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September 22, 2017 at 10:22 am #1151
I will be discussing truth and the beneficial lie as they pertain to justice as described in the first three chapters of Plato’s Republic. In the Republic, Socrates argues that the just do not willingly tells lies and that the gods, knowledgeable of everything, “are wholly free from lie” (Republic 61). Later on, however, he introduces the idea of a beneficial lie, a lie formed by the leader for the general good. Even later, he says that there is a beneficial lie that the just city must include. At the base of Plato’s supposedly just city is a lie.
His first assertion that “all gods and humans hate the true lie” (Republic 60) seems to contradict his later claim that beneficial lies can be just, but it does not. He states that everyone “most hates” the lie, but nowhere does he claim that all lies are unjust. When he readdresses the topic the second time, he says that, “a lie is useless to gods but useful to men as a remedy” (Republic 67). Thus he claims it can be just if used as a means to general good.
Socrates hesitates to implement the idea of a beneficial lie into the making of the just city. Although it may seem as though he thinks it possibly unjust, he is simply hesitating because of his earlier assertion that men hate lies. The lie that he proposed would consist of two parts, one to promote loyalty and another to ensure the social structure did not collapse over time. Socrates proposing this lie implies that those problems which it mends are deep flaws in his model of justice that are only mendable if the whole city believes an untruth. As a Christian, I can believe that certain truths can be withheld our knowledge for good, as stressed in Paradise Lost; but can we accept that justice must be built on not only lack of truth but also a intentional lie.
September 28, 2017 at 6:49 pm #1202
I am going to disagree with your essay, Michael. Throughout the Bible, it is clearly evident of God’s view on lies. Proverbs 12:22A illustrates this point, “Lying lips are an abomination to the Lord.” Our Father despises deception because it is an action that mirrors the behavior of Satan, the Father of Lies. God intended to create a perfect world, where everyone would always act justly. It was a lie that caused the fall of mankind, a lie that brought separation between us and the Lord, a lie that led to injustice.
Without an intentional lie, true justice in a city is unachievable. In my opinion, justice must be built on the lack of truth. Since the moment Adam and Eve disobeyed God, sin became part of our human nature, and therefore it exposes itself in the foundations of our society.
September 29, 2017 at 11:38 pm #1215
Uh… This is going to be confusing given Graham’s dissagreement, but I felt that you were saying lies were bad – especially in the last line (which is either really awkward or needs a ‘?’).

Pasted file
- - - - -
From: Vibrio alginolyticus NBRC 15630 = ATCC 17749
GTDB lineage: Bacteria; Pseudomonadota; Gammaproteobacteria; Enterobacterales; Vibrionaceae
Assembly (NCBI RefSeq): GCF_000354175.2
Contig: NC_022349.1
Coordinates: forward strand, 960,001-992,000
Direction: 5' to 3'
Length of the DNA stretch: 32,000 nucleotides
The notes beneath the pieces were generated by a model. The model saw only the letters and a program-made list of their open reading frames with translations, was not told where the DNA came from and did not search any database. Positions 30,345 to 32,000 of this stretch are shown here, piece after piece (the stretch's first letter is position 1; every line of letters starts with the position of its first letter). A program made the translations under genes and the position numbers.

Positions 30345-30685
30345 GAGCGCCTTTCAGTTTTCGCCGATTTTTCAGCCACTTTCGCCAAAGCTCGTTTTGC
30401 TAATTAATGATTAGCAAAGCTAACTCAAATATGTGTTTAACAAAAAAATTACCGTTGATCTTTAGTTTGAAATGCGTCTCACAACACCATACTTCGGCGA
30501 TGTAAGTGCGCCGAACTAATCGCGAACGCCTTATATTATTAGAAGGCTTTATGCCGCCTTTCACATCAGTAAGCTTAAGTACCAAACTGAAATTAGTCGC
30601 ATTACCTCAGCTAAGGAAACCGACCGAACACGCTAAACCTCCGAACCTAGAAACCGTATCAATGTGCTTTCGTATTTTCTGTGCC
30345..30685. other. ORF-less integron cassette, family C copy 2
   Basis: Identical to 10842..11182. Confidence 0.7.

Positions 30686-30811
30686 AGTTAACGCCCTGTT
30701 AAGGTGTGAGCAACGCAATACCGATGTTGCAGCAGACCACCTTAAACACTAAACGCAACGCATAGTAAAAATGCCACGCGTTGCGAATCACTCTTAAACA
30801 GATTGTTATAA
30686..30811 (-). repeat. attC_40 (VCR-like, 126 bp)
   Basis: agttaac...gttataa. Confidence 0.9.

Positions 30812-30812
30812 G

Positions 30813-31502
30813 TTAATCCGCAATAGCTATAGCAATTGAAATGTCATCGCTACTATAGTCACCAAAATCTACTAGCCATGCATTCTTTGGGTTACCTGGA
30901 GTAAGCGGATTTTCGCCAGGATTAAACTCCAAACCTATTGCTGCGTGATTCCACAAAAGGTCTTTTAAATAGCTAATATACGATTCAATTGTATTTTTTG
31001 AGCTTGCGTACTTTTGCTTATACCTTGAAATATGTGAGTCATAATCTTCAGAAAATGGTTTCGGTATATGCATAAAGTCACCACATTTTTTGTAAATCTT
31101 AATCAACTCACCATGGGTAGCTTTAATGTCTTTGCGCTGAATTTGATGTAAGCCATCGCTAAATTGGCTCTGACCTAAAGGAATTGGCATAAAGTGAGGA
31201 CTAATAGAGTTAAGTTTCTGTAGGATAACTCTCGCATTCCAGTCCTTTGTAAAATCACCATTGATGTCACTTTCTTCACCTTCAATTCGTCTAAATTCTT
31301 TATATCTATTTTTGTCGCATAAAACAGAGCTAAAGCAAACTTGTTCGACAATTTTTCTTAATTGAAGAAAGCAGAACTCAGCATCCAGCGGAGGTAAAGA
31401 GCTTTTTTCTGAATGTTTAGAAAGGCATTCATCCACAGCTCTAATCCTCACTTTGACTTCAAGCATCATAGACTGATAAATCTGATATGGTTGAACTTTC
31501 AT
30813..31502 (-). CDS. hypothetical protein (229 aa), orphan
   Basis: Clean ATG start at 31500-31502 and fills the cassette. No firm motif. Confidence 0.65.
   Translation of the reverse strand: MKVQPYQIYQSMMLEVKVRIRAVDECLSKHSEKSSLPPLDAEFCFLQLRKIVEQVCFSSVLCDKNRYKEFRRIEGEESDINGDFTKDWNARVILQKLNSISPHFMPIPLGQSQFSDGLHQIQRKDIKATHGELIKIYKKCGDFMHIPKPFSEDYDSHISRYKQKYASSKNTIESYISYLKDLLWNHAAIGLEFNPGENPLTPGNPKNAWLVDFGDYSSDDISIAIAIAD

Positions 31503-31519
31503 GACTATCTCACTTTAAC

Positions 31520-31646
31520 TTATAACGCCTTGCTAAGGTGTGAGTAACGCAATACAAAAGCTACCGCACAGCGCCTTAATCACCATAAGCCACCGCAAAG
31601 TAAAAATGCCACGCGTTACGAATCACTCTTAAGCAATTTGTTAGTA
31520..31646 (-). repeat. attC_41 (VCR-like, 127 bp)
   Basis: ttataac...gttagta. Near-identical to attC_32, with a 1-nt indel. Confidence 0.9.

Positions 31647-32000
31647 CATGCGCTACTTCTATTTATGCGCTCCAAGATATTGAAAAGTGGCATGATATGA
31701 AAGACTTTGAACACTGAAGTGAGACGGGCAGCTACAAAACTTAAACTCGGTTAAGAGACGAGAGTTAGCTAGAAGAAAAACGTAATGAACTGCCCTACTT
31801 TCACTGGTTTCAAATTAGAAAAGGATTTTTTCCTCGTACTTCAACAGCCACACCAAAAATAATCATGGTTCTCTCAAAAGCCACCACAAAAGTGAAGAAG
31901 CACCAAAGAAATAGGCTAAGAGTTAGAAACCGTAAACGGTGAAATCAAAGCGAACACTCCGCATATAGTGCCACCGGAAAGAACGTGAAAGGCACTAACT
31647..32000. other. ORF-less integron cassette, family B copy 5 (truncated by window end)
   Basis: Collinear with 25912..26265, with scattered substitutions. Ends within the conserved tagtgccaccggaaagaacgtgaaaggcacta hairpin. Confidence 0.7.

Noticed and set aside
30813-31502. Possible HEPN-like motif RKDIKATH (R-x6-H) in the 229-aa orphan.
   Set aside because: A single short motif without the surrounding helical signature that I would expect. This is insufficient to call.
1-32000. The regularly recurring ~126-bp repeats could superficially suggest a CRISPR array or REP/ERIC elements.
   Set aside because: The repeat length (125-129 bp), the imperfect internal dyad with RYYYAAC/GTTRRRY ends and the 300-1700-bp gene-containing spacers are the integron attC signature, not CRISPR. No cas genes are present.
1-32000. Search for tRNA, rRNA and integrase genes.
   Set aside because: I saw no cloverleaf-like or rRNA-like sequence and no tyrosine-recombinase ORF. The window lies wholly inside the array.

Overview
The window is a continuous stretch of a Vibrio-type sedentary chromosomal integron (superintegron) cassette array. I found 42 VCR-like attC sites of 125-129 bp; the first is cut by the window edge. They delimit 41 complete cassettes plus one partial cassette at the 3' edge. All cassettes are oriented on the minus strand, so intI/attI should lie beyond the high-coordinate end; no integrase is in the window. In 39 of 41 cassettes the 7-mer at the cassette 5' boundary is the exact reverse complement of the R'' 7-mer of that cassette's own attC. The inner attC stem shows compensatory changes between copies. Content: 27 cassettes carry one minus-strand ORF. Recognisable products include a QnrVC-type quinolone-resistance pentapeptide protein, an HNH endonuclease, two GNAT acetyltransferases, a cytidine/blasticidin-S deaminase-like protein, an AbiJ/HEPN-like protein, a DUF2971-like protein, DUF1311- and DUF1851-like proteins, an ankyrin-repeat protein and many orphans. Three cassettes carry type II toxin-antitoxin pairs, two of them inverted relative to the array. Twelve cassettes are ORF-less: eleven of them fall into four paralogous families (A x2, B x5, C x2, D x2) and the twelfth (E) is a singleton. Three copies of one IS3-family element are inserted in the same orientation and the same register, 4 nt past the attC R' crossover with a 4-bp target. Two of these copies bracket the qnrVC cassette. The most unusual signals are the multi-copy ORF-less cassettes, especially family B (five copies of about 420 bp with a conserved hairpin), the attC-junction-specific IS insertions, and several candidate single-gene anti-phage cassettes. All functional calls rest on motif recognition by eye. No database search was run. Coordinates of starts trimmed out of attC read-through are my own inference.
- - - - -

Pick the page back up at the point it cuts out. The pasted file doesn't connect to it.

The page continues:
So here is my official homework disagreement:
Lies, killing, and grief won’t have a place in the second Earth, but in this imperfect world those things are sometimes necessary. Many times the Israelites waged war by God’s command. John tells us that “Jesus wept” and Paul tells us to “Mourn with those who mourn.” Lies won’t be used in the second Earth, but here they are sometimes necessary. Rahab lied to save the Israelite spies, Jonathon lied to save David and Corrie Tin Boom lied to save the Jews in here house. Lying is not something to make a habit of; only certain people should be lied to at certain times.
 Revelation 21:4
 John 11:35; Romans 12:15
 1 Samuel 20:28-29
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October 1, 2017 at 12:53 pm #1219
Hey Graham what about when Rahab lied… Elijah beat me to the punch
October 1, 2017 at 9:11 pm #1223
I’m sorry for the typo that lead to a misinterpretation of what I meant. The first half of the last sentence was supposed to say that I believed that knowledge can be withheld justly while the second half was supposed to leave the discussion open by asking if we as Christians can believe that justice must be built off of a lie. I agree with Elijah. We must distinguish the purpose of a lie; if done for good, which is possible [see Elijah’s examples], a lie can be good. What I DO NOT agree with is that the ultimate model of justice MUST contain a lie; in the new earth there will be no lies nor need thereof.
The “lying lips” that Graham quoted refers to the habit. Proverbs are general sayings not absolute truths; when quoted wrong, they can seem lead to wrong conclusions. The rest of Graham’s argument is built off of examples of bad lies but no matter how many examples there are the possibility of good is not logically completely ruled out, especially taking into account the examples of just lies given.
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